# BRIDGED T PAD ATTENUATOR DESIGN

## BRIDGED T PAD ATTENUATOR DESIGN

The “BRIDGE T” attenuator is a very useful tool to use whenever you need to reduce the level of a signal without changing the impedance of the circuit. First note that two of the four resistors (R3 and R4) are always equal to the input and output impedance. In the case of an attenuator for 75 Ohm cables, R3 and R4 are 75 Ohms! This is also the Characteristic Impedance of the circuit (See figure 1).

Select the desired attenuation voltage ratio. Subtract one (1) from the voltage ratio. That becomes the Factor to derive the resistance value of R1 and R2.

FORMULA FOR VOLTAGE RATIO VR1: VOLTAGE RATIO = dB/20 ANTILOG

The value for R1 is VR 1 divided into R3 the Characteristic Impedance value. The value for R2 is VR 1 multiplied by R3 the Characteristic Impedance value. In practice, the closest 1% value is sufficiently accurate for all the resistors.

Figure 1

`This table is for 75 OHM IMPEDANCE UNBALANCED ATTENUATORS`

`FORMULA: (R3)/VR-1 = R1, VR-1 X R3 = R2.`

` dB  VOLTAGE`
`REDUCTION RATIO       VR-1      R1(Ohms)       R2(Ohms)`

` 1 1.122018         .122018     614.66          9.15`
` 2 1.258925         .258925     289.66         19.42`
` 3 1.412538         .412538     181.80         30.94`
` 4 1.584893         .584893     128.23         43.87`
` 5 1.778279         .778279      96.37         58.37`
` 6 1.995262         .995262      75.36         74.64`
` 7 2.238721        1.238721      60.55         92.90`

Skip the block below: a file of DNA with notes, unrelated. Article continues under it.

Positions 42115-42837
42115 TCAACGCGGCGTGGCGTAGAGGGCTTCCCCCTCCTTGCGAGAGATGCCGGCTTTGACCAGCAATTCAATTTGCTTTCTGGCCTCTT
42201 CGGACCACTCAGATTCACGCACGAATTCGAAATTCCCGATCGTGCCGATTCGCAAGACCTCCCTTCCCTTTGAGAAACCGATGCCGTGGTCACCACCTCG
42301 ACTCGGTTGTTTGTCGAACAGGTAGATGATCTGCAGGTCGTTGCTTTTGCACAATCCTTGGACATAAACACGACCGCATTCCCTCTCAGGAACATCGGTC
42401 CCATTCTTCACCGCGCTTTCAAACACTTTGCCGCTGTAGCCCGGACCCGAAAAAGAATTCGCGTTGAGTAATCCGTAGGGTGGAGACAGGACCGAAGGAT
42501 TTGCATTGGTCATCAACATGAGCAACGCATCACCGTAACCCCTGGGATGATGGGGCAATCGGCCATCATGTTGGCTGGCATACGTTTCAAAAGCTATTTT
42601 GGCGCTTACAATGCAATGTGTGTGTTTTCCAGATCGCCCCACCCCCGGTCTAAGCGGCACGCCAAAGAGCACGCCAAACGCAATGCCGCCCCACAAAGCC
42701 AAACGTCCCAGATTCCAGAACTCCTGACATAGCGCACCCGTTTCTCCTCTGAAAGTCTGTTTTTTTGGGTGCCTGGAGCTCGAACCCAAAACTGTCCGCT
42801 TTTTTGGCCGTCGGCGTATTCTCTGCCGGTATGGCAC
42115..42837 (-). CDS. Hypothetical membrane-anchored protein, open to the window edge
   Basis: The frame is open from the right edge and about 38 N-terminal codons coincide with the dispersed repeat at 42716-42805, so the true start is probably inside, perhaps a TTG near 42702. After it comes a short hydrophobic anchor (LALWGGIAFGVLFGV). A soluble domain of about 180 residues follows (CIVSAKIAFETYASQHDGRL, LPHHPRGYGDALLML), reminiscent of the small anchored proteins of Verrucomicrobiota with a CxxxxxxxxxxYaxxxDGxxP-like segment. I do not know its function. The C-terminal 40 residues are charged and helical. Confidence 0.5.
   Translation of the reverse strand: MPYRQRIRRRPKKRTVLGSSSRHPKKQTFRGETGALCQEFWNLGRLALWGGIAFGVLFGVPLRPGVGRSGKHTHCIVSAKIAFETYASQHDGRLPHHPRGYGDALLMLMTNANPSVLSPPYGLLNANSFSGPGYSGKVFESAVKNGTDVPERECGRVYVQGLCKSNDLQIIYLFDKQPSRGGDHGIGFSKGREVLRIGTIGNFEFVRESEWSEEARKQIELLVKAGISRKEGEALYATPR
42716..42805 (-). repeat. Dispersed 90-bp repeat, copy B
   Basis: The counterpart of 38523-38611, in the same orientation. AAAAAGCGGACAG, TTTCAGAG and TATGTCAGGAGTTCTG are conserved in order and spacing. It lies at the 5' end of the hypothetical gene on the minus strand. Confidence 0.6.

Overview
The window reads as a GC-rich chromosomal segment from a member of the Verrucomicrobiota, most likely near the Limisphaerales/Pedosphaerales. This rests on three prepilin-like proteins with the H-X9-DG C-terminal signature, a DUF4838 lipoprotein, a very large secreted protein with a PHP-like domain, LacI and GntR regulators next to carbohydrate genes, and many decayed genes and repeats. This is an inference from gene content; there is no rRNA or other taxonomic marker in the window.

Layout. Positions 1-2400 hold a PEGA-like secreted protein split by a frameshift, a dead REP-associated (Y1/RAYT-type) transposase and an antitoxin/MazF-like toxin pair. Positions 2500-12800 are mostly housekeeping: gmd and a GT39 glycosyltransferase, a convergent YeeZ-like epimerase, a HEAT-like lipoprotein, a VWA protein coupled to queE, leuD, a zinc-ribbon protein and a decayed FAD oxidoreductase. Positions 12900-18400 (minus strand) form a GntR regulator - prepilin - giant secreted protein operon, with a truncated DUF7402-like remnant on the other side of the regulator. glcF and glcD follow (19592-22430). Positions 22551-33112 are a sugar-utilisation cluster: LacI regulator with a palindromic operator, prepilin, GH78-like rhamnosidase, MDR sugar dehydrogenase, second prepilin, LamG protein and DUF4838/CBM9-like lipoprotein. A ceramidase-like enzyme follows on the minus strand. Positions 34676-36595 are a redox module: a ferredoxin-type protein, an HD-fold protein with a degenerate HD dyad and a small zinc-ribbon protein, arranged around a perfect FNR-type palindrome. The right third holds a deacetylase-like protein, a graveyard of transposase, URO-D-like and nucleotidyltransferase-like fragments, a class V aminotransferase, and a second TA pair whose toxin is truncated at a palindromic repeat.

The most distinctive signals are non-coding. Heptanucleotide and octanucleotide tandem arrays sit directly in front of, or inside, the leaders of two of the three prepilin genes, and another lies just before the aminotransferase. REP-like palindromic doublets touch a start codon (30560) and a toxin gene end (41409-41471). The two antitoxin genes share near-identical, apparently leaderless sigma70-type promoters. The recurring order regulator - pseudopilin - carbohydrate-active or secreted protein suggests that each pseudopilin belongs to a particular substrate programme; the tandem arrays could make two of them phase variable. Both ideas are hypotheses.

` 8 2.511886        1.511886      49.61        113.39`
` 9 2.818383        1.818383      41.25        136.38`
` 10 3.162278       2.162278      34.69        162.17`
` 20  10.000000     9.000000       8.333       675.00`
` 30  31.622777    30.622777       2.449      2296.71`
` 40  100.000000   99.000000       0.7576     7425.00`

WHAT ABOUT OTHER IMPEDANCES AND BALANCED ATTENUATORS:

This attenuator is very versatile and may be converted to any impedance by multiplying the impedance by VR1 to obtain the bridging resistance (R2) and dividing VR1 into the desired impedance to obtain the shunt resistance (R1).

A balanced pad, such as a 600 Ohm balanced audio pad can be similarly designed, by first assigning the two sets of R3 and R4 resistances to 300 Ohms (1/2 the value of the desired characteristic impedance of the network), then calculating the R1 resistance by dividing VR-1 into 600 Ohms (the full characteristic value of the balanced pad), and then calculating the R2 resistance by multiplying VR-1 times 300 Ohms (1/2 the characteristic impedance of the network).

This is by far the easiest design for a matching impedance pad (either balanced or unbalanced), because it is only necessary to choose the desired voltage reduction ratio and subtract one to determine the factor to be used to compute the remaining resistance values. Remember to treat balanced pads as though they were two identical pads, split down the middle (thus 1/2 half the characteristic impedance for each half), then reassemble the two halves to reconstitute the balance pad.

Figure 2